Results 1 to 6 of 6
  1. #1
    esolve is offline Member
    Join Date
    Mar 2015
    Posts
    56
    Rep Power
    0

    Default what is the relation between the class of "int" and Integer.class?

    I see the following is OK
    Java Code:
    Class<Integer> c1 = int.class
    I'm wondering what is the relation between the class of "int" and Integer.class?

  2. #2
    @timtoday is offline Member
    Join Date
    Apr 2017
    Posts
    4
    Rep Power
    0

    Default Re: what is the relation between the class of "int" and Integer.class?

    int is a primitive integer type, while Integer is what is called a wrapper class for the primitive "data" type.

    Every primitive type has its corresponding wrapper class.

  3. #3
    jim829 is offline Senior Member
    Join Date
    Jan 2013
    Location
    Northern Virginia, United States
    Posts
    6,226
    Rep Power
    13

    Default Re: what is the relation between the class of "int" and Integer.class?

    True statement but not really addressing the question.

    All the primitive classes have their own defined class type (e.g. int.class, double.class, etc).

    One particular use of this is in reflection. Here is an example:

    Java Code:
    import java.lang.reflect.Method;
    
    public class ReflectDemo {
       public static void main(String[] args) {
          Foo f = new Foo();
          try {
             Method m = f.getClass().getDeclaredMethod("add", Integer.class, Integer.class);
             int a = (int)m.invoke(f, 10,20);
             System.out.println("Sum = " + a);
    
             m = f.getClass().getDeclaredMethod("add", int.class, int.class);
             a = (int)m.invoke(f,30,40);
             System.out.println("Sum = " + a);
    
          } catch (Exception nme) {
             nme.printStackTrace();
          }
       }
    }
    
    class Foo {
       public int add(Integer a, Integer b) {
          System.out.println("Using Integers");
          return a + b;
       }
       
       public int add(int a, int b) {
          System.out.println("Using ints");
          return a + b;
       }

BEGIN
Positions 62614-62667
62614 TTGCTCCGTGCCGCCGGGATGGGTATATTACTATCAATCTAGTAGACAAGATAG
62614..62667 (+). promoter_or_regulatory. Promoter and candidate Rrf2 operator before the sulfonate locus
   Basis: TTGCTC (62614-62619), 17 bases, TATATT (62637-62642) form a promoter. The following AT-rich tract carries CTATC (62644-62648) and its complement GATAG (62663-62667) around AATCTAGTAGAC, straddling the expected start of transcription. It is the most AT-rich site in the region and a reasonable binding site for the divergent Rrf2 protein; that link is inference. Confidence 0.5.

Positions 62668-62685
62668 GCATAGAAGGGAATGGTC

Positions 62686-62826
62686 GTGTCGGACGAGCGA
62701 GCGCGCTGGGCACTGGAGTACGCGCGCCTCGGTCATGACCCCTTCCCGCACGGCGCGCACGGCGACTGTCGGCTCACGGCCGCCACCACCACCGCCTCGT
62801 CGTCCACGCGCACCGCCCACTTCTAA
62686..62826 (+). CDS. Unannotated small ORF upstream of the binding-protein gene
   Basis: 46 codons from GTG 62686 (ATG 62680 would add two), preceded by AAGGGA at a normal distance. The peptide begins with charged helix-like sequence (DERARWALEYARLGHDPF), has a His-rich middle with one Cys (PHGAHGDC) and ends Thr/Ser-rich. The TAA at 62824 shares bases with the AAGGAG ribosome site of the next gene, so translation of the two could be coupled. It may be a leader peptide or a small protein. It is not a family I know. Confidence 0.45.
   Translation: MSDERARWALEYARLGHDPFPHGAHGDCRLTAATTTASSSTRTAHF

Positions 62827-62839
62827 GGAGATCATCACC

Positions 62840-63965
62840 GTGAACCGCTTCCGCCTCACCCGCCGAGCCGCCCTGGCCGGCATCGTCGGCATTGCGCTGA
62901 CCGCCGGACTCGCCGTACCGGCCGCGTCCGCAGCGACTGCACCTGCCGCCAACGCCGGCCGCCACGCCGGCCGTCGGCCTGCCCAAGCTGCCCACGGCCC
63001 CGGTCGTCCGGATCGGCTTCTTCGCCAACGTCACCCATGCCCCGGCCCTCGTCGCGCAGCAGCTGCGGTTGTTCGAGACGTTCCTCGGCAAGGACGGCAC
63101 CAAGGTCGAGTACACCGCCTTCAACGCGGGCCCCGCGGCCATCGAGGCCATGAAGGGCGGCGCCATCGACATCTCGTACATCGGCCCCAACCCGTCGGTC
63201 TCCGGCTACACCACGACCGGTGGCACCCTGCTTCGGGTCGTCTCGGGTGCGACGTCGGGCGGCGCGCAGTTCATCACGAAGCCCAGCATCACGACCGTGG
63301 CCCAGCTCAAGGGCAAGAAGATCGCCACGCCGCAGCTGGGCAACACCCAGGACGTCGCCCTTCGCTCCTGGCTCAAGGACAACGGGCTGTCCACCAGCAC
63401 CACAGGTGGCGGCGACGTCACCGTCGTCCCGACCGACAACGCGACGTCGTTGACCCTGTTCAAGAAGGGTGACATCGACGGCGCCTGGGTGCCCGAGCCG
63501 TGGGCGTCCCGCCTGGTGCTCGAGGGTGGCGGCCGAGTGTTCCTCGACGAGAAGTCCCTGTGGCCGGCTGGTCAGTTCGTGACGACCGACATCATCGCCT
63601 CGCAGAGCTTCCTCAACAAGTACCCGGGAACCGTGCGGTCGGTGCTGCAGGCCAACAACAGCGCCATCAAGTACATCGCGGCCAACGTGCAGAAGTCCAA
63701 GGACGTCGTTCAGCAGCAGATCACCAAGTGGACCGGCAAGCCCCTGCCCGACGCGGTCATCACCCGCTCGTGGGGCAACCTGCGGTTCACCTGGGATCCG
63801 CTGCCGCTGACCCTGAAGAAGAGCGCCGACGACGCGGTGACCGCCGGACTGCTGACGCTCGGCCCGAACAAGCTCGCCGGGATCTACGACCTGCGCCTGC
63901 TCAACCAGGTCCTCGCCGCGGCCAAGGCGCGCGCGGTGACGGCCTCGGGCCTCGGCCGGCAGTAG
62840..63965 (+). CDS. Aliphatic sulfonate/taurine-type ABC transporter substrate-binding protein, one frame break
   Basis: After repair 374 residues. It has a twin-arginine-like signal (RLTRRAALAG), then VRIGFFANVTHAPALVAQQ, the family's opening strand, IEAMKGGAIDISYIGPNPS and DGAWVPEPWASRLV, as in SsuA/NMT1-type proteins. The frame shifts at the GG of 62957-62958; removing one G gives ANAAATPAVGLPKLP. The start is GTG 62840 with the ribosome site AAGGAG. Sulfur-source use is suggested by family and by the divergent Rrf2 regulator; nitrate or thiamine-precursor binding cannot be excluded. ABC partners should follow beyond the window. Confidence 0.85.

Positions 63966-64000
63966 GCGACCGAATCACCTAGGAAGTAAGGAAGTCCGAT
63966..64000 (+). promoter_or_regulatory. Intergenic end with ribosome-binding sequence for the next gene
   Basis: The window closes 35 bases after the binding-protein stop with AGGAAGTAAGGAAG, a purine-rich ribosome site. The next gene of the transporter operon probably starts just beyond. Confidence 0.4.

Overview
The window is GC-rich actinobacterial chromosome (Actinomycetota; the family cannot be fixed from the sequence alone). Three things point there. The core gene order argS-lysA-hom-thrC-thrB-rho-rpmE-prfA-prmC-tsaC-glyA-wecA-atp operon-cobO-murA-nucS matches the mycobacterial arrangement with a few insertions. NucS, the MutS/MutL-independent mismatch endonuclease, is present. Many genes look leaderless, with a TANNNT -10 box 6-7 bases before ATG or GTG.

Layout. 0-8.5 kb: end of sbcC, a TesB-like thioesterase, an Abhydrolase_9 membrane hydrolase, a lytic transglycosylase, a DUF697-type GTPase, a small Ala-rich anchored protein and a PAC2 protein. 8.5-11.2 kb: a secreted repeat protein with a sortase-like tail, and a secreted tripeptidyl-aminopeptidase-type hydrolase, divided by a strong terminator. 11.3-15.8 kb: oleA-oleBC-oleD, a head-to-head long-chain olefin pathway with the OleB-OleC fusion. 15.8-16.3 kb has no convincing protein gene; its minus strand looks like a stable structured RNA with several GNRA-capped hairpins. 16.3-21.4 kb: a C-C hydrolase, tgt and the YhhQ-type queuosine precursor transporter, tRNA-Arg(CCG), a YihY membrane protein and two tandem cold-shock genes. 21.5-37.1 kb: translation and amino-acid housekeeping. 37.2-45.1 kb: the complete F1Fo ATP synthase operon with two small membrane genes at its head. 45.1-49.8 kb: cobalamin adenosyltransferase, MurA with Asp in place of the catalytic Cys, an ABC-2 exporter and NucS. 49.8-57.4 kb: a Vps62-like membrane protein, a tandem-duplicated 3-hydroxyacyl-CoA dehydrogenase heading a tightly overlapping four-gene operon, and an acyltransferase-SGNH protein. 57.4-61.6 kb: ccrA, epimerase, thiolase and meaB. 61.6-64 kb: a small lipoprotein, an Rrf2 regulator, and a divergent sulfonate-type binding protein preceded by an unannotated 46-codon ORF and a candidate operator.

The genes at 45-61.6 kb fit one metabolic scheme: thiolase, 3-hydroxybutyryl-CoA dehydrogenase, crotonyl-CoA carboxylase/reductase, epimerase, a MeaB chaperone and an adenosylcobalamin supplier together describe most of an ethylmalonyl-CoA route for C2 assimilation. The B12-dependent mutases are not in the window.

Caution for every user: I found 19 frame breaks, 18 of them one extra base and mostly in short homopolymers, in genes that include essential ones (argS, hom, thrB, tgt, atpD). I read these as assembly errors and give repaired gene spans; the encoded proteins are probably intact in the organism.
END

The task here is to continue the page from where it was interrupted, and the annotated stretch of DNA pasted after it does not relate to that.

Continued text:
}
    Notice that the *.class use in the getDeclaredMethod() is used to find the appropriate method of the overloaded method add. There
    may be other uses of the primitive class types but I believe reflectiive support is the primary one.

    Note: I had come up with an example when I read this thread the other day and thought that I had posted it.
    Apparently not.


    Regards,
    Jim
    The JavaTM Tutorials | SSCCE | Java Naming Conventions
    Poor planning on your part does not constitute an emergency on my part

  4. #4
    @timtoday is offline Member
    Join Date
    Apr 2017
    Posts
    4
    Rep Power
    0

    Default Re: what is the relation between the class of "int" and Integer.class?

    Yes, reflection maybe the use for it, but I think the OP wanted to know how they are related IMHO.

  5. #5
    jim829 is offline Senior Member
    Join Date
    Jan 2013
    Location
    Northern Virginia, United States
    Posts
    6,226
    Rep Power
    13

    Default Re: what is the relation between the class of "int" and Integer.class?

    Perhaps your right. But then I would expect the question to be more like "What's the difference between Integer and int and how are they used."
    Anyway, the OP now has two pieces of information for the price of one :)

    Regards,
    Jim
    The JavaTM Tutorials | SSCCE | Java Naming Conventions
    Poor planning on your part does not constitute an emergency on my part

  6. #6
    @timtoday is offline Member
    Join Date
    Apr 2017
    Posts
    4
    Rep Power
    0

    Default Re: what is the relation between the class of "int" and Integer.class?


    Yeah you are right...

Similar Threads

  1. Replies: 23
    Last Post: 12-12-2014, 09:24 AM
  2. Replies: 1
    Last Post: 06-17-2013, 05:04 PM
  3. Replies: 6
    Last Post: 02-08-2012, 06:42 PM
  4. Replies: 11
    Last Post: 08-18-2011, 10:54 PM
  5. Replies: 6
    Last Post: 05-18-2010, 05:11 PM

Posting Permissions

  • You may not post new threads
  • You may not post replies
  • You may not post attachments
  • You may not edit your posts
  •